Director: Peter Jackson
Music: Howard Shore
The adventure follows the journey of title character Bilbo Baggins, who is swept into an epic quest to reclaim the lost Dwarf Kingdom of Erebor from the fearsome dragon Smaug. Approached out of the blue by the wizard Gandalf the Grey, Bilbo finds himself joining a company of thirteen dwarves led by the legendary warrior, Thorin Oakenshield. Their journey will take them into the Wild; through treacherous lands swarming with Goblins and Orcs, deadly Wargs and Giant Spiders, Shapeshifters and Sorcerers.
Although their goal lies to the East and the wastelands of the Lonely Mountain first they must escape the goblin tunnels, where Bilbo meets the creature that will change his life foreverGollum.
Here, alone with Gollum, on the shores of an underground lake, the unassuming Bilbo Baggins not only discovers depths of guile and courage that surprise even him, he also gains possession of Gollum's ''precious' ring that holds unexpected and useful qualities... A simple, gold ring that is tied to the fate of all Middle-earth in ways Bilbo cannot begin to know.
The hoary Gandalf (Ian McKellen), along with a very simple and innocent Bilbo Baggins (Martin Freeman) are men on a mission, with a little help from their friends - in this case, 13 feisty dwarves led by the warrior Thorin (Richard Armitage). They set out on a journey in the often dark and treacherous land that is Middle-earth, on a trip that has them battle everything from Goblins, Orcs, Wargs and giant spiders to Shapeshifters and Sorcerers. Open-field battles are replaced by close, gripping moments of suspense, frantic chases and various saved-by-a-whisker close shaves. Apart from that, Bilbo also goes through some life-changing experiences. But it is Gandalf and Saruman (Christopher Lee) who are majestic and menacing respectively. They steal the show.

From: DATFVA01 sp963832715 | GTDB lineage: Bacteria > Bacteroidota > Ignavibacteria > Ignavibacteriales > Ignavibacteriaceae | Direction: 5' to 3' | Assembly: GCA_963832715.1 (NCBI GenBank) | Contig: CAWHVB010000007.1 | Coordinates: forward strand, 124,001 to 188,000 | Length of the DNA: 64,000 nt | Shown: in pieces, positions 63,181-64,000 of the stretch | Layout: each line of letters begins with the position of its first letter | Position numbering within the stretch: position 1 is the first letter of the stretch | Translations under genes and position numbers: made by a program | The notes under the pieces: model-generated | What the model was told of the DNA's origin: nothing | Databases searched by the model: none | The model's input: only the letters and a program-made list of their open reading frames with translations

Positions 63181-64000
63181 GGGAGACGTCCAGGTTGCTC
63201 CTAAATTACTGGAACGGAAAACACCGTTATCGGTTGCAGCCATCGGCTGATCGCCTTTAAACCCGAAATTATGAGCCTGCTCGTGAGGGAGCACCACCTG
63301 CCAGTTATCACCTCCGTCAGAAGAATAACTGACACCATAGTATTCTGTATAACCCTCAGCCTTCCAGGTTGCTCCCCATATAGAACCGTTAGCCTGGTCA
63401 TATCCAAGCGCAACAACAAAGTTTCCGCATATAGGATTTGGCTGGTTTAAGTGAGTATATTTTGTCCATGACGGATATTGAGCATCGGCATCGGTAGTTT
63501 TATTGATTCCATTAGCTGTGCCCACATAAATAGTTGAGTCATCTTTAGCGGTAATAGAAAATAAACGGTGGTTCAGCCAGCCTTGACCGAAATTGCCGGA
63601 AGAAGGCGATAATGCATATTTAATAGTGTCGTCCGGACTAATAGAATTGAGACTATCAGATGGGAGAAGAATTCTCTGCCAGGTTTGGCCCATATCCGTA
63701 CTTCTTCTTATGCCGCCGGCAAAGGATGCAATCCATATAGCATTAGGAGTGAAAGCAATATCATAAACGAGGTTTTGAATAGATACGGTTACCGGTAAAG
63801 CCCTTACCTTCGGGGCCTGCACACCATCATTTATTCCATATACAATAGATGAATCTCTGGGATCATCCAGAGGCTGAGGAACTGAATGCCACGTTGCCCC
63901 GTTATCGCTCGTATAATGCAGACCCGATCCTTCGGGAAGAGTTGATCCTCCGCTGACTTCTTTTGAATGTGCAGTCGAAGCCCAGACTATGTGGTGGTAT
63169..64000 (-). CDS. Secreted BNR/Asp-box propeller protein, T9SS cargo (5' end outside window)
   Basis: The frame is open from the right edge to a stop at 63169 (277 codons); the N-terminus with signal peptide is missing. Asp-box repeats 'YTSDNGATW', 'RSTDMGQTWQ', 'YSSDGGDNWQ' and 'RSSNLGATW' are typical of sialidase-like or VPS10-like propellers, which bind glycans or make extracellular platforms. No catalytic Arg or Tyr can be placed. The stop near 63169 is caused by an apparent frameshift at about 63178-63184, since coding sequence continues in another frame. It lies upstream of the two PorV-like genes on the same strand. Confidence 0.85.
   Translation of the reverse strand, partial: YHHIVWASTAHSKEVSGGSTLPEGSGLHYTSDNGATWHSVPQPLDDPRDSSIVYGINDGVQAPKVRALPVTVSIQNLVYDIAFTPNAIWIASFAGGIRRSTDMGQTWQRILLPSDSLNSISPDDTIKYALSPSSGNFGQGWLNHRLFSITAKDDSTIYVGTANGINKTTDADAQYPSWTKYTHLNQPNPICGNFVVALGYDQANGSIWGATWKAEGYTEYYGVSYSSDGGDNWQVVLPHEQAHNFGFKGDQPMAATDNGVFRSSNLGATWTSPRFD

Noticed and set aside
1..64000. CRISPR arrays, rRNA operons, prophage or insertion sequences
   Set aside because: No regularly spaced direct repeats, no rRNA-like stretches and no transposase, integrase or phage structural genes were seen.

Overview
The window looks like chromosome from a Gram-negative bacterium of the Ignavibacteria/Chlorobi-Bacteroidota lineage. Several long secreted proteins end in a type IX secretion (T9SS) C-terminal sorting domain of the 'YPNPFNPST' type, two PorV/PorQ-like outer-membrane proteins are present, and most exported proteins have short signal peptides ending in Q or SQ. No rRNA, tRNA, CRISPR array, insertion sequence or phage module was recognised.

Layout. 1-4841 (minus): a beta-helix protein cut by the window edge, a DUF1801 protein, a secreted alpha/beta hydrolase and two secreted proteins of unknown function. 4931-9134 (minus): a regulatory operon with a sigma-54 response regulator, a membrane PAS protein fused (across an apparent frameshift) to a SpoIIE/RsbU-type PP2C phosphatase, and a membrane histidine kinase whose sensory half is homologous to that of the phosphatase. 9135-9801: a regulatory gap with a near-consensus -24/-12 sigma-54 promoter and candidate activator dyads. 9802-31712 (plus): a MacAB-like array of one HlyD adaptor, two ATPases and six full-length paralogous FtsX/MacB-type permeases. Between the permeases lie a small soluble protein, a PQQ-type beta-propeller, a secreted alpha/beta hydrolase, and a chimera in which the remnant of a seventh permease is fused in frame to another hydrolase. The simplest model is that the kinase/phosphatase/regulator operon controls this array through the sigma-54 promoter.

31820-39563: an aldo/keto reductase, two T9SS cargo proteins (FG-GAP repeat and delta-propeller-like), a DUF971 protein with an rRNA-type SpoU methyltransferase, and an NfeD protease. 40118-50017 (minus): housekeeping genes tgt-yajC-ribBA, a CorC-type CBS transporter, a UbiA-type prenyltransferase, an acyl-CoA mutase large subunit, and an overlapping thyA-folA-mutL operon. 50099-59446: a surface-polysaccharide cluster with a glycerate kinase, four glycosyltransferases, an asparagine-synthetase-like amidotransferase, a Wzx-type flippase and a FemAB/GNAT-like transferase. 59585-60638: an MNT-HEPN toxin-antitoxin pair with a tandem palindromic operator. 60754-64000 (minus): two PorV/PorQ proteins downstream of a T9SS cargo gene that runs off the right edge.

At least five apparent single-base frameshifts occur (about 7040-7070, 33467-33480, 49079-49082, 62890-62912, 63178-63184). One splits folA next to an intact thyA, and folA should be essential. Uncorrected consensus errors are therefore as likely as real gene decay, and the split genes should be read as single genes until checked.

The Hobbit: An Unexpected Journey, directed by Peter Jackson, clocks in at a whopping 2 hours and 40 minutes, if you dont count the roughly 15 minutes it takes for the end credits to roll. Given that Jacksons Lord of the Rings trilogy grossed nearly 3 billion dollars and won 14 Oscars in all, its hardly surprising that the studio happily green-lit The Hobbit, and didnt complain when the New Zealand-based filmmaker decided to squeeze three films out of JRR Tolkiens rather slim 300-page prequel to the Rings saga. But despite its gorgeous sweeping visuals, spectacular special effects, and some terrific action sequences, this first installment in Jacksons three-film adaptation cant help feeling long and overblown and stretched beyond limits.
wow!! the movie is tooo good! for all those who hav been LOTR fans and the first timers as well must go fr dis one. it is a treat!